It's the second time the two longtime rivals have faced off in the MLS Cup playoffs. It was back in the 2013 Western Conference semis that the Timbers prevailed 5-3 on aggregate, and it wasn't really that close.

The personnel have changed considerably since then. On the Sounders roster, only Ozzie Alonso remains, while Portland has a trio of players -- Valeri, Diego Chara and Alvas Powell -- who are still active with the team.

But as is the case with most rivalries, while the names might change, the enmity endures. Seattle is the one flying higher at the moment, having won 14 of its past 16 games thanks in part to the midseason arrival of Peruvian forward Raul Ruidiaz and an airtight defense. Included in that run is a 1-0 road victory against the Timbers back on Aug. 26. But Portland will have no fear, especially with Jeremy Ebobisse finding his form when it matters most. Valeri and the irrepressible Chara will aim to do their bit as well.

The players change but the bad blood between Portland and Seattle is forever.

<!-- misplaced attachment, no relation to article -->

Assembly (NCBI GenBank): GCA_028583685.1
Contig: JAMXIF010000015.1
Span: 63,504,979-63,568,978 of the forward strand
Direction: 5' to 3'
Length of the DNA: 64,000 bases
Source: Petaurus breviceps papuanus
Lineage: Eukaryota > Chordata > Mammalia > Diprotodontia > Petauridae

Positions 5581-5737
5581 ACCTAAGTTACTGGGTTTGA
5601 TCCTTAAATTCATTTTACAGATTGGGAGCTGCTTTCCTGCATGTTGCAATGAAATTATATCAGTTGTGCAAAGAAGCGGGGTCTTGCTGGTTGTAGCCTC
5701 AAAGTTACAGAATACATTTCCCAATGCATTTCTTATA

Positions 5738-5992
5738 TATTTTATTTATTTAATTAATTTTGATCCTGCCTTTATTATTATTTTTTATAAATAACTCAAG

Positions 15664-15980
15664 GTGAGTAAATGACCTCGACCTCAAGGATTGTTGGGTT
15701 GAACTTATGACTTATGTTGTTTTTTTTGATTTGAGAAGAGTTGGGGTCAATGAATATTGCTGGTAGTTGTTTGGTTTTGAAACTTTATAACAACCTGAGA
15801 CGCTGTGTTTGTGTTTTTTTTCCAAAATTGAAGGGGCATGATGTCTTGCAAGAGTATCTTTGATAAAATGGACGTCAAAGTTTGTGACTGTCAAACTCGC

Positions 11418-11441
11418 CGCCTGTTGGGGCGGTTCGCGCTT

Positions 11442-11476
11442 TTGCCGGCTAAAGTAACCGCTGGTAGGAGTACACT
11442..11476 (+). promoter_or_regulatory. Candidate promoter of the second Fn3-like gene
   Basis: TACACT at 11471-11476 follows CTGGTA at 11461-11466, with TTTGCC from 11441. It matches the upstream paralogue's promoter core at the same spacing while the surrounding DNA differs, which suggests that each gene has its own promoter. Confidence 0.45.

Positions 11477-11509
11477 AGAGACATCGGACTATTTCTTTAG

The players change, but the bad blood between Portland and Seattle is forever.

2. Is Atlanta's championship window closing?

Manager Gerardo "Tata" Martino has already announced that he will depart after the end of this season. Midfielder Miguel Almiron is expected to leave as well. There are also questions about how much longer underrated glue guys like Michael Parkhurst and Jeff Larentowicz will be able to maintain their current levels.

Granted, the willingness of owner Arthur Blank to spend shows no signs of abating, with River Plate dynamo Gonzalo "Pity" Martinez the hoped-for replacement for Almiron. But every season is different. Each manager and roster bring a different vibe to a given campaign. Momentum can disappear like the wisp of a cloud, so there is bound to be an even greater sense of urgency for Atlanta's title push as it takes on a New York City FC side that appears to be finding health and form at the perfect time.